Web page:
HDTVs, projectors, and surround sound systems.
HiSense came to the Eastside studios today to install a short throw projection system that puts up to 100" screen from about a foot away. Scott says it uses lasers to draw the image on the screen, and it looks really impressive, even in ambient light. The projector also comes with a sound bar and sub woofer, and the audio quality is quite good. And it should be since it costs $10,000!
Vino recently cut the cable and is streaming YouTube TV, but he's having trouble streaming on his Sony TV on Roku. It turns on by itself. Leo says that it's likely a CEC problem, which has to do with the HDMI settings. It's basically designed to automatically turn on the TV when he turns on his Roku. It doesn't work very well on Sony. So he should go into the settings and turn off BraviaLink. That'll solve it.
Scott likes to highlight the "home theater of the month" and this month it's a home theater in Los Angeles that is completely blacked out, with 9 speakers around you, 6 above you, and an array of sub woofers behind the projector screen. It also has recliner seats. The owner actually built an addition to his house for it, and built the system himself. He's also added three feet of sound absorption material and acoustic panels all around the room. Scott says there's less than 1db difference in sound in any seat. So there's not a bad seat in the house.
Dave has a mobile phone and he wants to know how he can stream to his TV from it. Leo says to get the Google Chromecast. This will allow him to pull up a video stream on his phone, and then hand it off to the Chromecast to put it on the TV. He'll need internet and Wi-Fi to make it work. If all his internet access is through his phone, then he could use a hotspot with his TV if it supports that, and then Chromecast that way. But he'll take a bandwidth hit on his phone.
Ben likes to stream videos using Plex and sometimes it'll disconnect after only a few hours watching specific shows. What's going on? Leo says that there''s probably a naming issue and if the naming isn't consistent, then Plex can get confused. He should make sure the transcoding is consistent as well with the same format.
Neil misses the WIndows Phone. Leo says that unfortunately, Apple and Android are so dominant, that Windows being a distant third with no shot of gaining any marketshare was a reason that Microsoft left the mobile phone category altogether. The same is pretty much true with Blackberry, which is now just another model of the Android OS.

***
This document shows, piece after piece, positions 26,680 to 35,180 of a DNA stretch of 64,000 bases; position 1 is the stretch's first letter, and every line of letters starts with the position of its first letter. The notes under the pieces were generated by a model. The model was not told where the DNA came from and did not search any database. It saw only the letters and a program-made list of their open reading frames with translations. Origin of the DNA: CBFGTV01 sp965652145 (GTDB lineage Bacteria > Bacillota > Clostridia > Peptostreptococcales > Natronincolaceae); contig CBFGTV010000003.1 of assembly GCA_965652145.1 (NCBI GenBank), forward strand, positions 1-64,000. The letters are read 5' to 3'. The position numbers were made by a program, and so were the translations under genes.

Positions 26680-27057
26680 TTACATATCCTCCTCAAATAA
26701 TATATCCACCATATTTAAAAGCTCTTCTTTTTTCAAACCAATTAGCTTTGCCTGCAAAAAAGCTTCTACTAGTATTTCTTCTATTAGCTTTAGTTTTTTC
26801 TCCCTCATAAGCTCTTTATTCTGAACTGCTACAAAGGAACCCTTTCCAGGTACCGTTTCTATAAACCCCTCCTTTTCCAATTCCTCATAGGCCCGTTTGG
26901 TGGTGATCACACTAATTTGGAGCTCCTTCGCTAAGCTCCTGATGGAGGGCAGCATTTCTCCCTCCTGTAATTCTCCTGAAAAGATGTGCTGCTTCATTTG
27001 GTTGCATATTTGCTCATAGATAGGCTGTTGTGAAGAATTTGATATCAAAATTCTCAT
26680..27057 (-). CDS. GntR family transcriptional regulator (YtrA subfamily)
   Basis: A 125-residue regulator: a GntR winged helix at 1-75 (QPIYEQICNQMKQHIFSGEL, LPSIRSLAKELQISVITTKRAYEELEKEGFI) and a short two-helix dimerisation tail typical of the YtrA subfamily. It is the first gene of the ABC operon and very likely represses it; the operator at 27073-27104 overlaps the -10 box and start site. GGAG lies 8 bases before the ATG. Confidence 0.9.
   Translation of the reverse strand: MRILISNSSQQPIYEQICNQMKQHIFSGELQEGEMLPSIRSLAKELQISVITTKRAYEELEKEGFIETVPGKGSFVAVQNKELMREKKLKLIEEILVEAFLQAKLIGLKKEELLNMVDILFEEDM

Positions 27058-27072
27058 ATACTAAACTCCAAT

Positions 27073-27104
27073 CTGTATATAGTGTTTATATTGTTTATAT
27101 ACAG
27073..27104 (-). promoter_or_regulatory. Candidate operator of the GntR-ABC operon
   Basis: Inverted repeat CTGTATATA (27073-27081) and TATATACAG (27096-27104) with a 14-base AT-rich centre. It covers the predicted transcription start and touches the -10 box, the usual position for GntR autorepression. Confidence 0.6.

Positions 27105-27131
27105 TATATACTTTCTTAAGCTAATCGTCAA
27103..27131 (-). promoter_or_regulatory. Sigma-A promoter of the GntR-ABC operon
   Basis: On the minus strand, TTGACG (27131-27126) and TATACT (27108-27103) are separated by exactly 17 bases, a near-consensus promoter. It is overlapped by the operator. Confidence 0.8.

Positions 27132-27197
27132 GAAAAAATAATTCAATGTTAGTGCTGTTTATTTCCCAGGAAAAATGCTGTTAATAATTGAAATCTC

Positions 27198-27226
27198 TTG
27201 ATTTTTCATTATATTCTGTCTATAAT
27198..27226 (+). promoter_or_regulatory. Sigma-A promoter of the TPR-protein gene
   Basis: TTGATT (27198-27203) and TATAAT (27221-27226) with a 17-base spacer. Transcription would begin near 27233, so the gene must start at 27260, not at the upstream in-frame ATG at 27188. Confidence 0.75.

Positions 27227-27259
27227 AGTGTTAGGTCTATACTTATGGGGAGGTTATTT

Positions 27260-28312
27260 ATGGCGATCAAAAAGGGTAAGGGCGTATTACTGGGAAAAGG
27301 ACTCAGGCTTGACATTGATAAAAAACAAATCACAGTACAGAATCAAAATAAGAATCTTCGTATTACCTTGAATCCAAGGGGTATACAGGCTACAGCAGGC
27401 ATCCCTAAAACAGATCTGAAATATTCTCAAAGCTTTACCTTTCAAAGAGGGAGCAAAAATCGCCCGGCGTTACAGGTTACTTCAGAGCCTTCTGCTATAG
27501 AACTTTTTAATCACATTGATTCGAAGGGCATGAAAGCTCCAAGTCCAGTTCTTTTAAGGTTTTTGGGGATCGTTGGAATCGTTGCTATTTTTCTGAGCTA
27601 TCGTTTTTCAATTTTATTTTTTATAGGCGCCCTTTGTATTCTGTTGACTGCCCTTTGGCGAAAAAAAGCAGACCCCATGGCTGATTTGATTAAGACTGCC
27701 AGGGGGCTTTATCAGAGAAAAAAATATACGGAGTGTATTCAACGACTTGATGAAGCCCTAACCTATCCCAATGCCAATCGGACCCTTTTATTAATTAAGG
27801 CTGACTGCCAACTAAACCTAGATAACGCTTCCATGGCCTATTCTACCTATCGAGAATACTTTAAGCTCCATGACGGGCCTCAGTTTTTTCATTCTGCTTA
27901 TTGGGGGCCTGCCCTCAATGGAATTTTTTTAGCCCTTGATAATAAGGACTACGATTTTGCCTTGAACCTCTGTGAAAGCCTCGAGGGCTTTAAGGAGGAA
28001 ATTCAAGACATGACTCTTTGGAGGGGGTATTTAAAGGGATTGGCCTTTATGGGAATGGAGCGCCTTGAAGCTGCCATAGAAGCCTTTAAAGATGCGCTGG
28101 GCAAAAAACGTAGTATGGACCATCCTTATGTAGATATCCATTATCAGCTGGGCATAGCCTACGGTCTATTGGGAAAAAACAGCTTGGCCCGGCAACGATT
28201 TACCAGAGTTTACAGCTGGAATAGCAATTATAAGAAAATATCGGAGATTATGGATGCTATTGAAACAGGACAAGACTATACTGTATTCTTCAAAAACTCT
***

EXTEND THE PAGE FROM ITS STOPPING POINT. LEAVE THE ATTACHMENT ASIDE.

Michael is looking to get a TV and wants to know if he should get 1080p or 4K. Leo says he should definitely get 4K moving forward. But even more importantly, he should get a TV with HDR. It has a much nicer look. Leo's choice is the LG B6 OLED. It comes down to budget though. Michael wants a TV that has no bezels. He wants to hang it on the wall like a painting preferrably an 80" model. Leo says that Vizio has a nice one.
There's a discussion going on between whether dynamic mode or movie mode is the best for TV watching. Scott says that dynamic mode doesn't show content in the manner the creator intended, while movie mode gets you a lot closer to that. Leo says he tried it for a week and it was just way too bright. It also causes a loss in detail to watch in dynamic mode and Scott says that bright spots (called blooming) will begin to appear and if you're using an OLED screen, you'll wear it out faster. Another thing that can help is a bias light behind your TV. It helps for less eye fatigue.
Noah has bought a sound bar, but it won't turn on with his Google Assistant. Leo says if the sound bar isn't supported by Google, or vice versa, it won't be able to use voice activated control from the Google Assistant. He could just leave it on, but if it shuts down automatically, then that's going to be a problem. He should look to see if he can disable the eco, or power down mode.
Scott got an email about how an old Sony Stereo with Sansui Speakers can work with modern sources. How can he get something that can bridge the gap from his phone, or Network Attached Storage, to his old stereo? He'd rather not use Bluetooth, but Scott says that it's easier to deal with and there are tons of audio adapters for Bluetooth. Amazon Basics makes one for $20.